TERRORISM

Spain’s High Court to investigate ETA for crimes against humanity

Central criminal tribunal partly admits cases filed by terror victims’ associations But it has struck down arguments that the Basque group’s killings constituted genocide

Former ETA leader Txeroki at the High Court.
Former ETA leader Txeroki at the High Court.EFE

Spain’s High Court is to investigate ETA leaders for crimes against humanity.

In a decision issued Friday, Judge Juan Pablo González wrote that the Basque terrorist group’s crimes were part of “a systematic attack against a segment of the civilian population.”

There were groups of people in the Basque Country who were “persecuted for political and ideological reasons,” and ETA’s goal was “to eliminate or expel from the territory” anyone whom it considered its political enemy, “using coercion or terror.”

In March of this year, a team of historians hired by the Basque government to analyze the years of terrorism in the region concluded that there was never a two-sided conflict, as ETA always alleged, but rather an attempt by the Basque armed group to impose its totalitarian project on a society that was fast embracing democracy.

Although ETA began killing in the 1960s, before the advent of democracy, the investigation will only focus on ongoing legal proceedings over crimes committed since October 2004, when the Spanish Penal Code introduced legislation covering crimes against humanity.

The maximum conviction for this offense is a 30-year prison term.

The maximum conviction for crimes against humanity is a 30-year prison term

The decision partially admits the cases brought by several victims’ associations and individuals. Although the victim support groups – Dignidad y Justicia and the Luis Portero Foundation – wanted ETA leaders to be tried for genocide as well, the judge considered that this only applies to persecutions of specific nationalities, ethnic groups, races or religious groups.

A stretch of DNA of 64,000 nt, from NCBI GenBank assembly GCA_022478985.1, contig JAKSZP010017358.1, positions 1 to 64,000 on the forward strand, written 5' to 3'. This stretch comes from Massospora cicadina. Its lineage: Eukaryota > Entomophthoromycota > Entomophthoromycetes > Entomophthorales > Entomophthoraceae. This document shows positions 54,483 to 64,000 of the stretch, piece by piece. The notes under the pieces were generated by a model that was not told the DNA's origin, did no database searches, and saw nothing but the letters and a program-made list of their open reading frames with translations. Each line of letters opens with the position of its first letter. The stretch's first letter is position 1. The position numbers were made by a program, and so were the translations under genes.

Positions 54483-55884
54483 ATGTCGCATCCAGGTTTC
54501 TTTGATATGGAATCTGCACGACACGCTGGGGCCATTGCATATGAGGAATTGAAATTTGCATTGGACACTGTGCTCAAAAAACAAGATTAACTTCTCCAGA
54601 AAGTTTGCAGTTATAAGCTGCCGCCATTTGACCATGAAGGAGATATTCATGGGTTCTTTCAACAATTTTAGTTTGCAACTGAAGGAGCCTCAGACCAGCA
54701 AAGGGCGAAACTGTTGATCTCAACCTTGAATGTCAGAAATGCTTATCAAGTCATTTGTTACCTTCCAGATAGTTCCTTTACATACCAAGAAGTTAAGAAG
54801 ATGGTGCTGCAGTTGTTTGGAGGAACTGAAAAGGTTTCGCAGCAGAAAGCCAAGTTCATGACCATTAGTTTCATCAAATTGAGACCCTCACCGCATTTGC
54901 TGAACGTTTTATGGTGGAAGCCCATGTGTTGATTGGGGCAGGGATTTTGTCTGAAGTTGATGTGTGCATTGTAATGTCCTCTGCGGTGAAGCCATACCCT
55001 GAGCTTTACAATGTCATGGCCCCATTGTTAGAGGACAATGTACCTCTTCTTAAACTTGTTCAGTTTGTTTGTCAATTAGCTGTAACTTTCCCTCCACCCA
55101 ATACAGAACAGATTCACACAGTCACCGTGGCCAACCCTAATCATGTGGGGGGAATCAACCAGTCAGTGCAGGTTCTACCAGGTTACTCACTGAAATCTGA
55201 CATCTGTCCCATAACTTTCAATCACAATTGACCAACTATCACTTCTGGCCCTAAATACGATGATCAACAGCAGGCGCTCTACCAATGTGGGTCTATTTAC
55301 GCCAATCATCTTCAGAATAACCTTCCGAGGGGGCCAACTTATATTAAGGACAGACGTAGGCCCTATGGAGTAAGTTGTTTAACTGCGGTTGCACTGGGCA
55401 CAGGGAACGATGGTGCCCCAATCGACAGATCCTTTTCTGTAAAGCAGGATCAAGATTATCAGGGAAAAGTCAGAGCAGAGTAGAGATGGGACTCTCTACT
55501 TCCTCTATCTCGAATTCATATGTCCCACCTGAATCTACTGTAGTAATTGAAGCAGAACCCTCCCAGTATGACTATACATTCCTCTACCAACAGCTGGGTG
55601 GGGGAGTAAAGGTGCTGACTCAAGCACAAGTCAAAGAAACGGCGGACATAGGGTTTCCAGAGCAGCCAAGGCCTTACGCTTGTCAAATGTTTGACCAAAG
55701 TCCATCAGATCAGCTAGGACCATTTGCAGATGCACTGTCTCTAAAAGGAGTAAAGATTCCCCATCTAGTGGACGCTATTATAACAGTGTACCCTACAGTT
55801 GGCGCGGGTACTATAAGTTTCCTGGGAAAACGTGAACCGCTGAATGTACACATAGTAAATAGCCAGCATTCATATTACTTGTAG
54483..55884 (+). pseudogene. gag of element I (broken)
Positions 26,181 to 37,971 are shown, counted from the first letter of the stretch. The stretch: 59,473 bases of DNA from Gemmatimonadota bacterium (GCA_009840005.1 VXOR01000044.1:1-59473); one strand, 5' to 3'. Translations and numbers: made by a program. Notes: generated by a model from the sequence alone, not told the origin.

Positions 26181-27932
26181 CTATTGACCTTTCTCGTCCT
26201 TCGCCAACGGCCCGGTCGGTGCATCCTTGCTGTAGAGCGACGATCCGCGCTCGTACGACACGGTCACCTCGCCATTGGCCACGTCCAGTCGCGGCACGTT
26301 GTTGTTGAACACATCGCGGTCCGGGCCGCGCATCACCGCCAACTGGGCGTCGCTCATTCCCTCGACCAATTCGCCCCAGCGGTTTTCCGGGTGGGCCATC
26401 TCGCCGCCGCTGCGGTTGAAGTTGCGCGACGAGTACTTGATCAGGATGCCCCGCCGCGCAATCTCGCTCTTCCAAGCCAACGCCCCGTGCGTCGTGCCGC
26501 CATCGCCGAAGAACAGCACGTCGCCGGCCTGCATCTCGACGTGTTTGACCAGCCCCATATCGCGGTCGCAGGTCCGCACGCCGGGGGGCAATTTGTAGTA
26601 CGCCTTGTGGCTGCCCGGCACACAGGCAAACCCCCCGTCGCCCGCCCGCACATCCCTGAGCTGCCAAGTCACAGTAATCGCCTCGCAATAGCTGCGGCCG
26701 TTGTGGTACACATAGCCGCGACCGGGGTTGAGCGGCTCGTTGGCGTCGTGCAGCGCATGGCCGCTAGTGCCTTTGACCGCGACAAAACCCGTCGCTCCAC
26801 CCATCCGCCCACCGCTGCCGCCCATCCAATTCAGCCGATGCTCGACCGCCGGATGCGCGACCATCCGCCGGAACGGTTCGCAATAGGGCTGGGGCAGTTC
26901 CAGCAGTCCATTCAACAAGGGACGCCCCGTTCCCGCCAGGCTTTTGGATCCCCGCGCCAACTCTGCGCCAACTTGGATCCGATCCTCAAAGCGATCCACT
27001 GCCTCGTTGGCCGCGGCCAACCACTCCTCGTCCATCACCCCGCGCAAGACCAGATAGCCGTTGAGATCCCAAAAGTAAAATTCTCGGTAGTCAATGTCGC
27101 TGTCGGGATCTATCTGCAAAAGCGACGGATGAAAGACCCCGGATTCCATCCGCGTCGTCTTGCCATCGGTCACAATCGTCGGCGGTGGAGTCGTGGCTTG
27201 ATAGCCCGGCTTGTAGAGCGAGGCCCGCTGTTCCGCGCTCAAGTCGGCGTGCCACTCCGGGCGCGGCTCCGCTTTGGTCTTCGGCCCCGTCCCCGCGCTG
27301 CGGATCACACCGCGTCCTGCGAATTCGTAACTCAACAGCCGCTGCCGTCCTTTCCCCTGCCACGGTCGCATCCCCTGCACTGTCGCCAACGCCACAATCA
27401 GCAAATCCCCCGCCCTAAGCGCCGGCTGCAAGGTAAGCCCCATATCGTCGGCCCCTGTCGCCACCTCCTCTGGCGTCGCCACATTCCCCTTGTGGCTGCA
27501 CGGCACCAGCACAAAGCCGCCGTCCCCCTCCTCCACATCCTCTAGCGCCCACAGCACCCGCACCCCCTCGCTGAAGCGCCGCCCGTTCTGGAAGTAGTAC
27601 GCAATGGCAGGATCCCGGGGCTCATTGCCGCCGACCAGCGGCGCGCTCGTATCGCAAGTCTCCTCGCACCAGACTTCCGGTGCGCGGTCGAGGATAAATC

Although González agrees that ETA’s terrorism had a political aim, and that individuals who disagreed with its views were considered “an obstacle in the way of their political goals,” the victims included politicians, law enforcement officers, and also people with ties to Basque nationalism, “which highlights that the persecution was fundamentally political and ideological.”

The years covered by this investigation include 12 ETA murders, beginning with the bomb attack against Barajas airport in Madrid, an event that effectively ended an attempt at peace talks by the Socialist administration of José Luis Rodríguez Zapatero. The last attack took place on March 16, 2010, and took the life of a French gendarme.

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In January 2011, ETA announced a “permanent, general and verifiable” ceasefire with the express aim of ending its more than 50-year campaign of violence. The group has yet to decommission its arsenal.

Since 2004, ETA has been successively led by Mikel Albizu, aka Mikel Antza, who was arrested together with his girlfriend Soledad Iparagirre in October of that year; by José Antonio Urritikoetxea, aka Josu Ternera, then by Francisco Javier López Peña, aka Thierry, who was arrested in France in May 2008. He was followed by Garikoitz Azpiazu, aka Txeroki, who was arrested in November of that same year.

Joint police work by Spain and France made it possible to arrest the new bosses, Aitzol Iriondo and Jurdan Martitegi, in December 2008 and April 2009.

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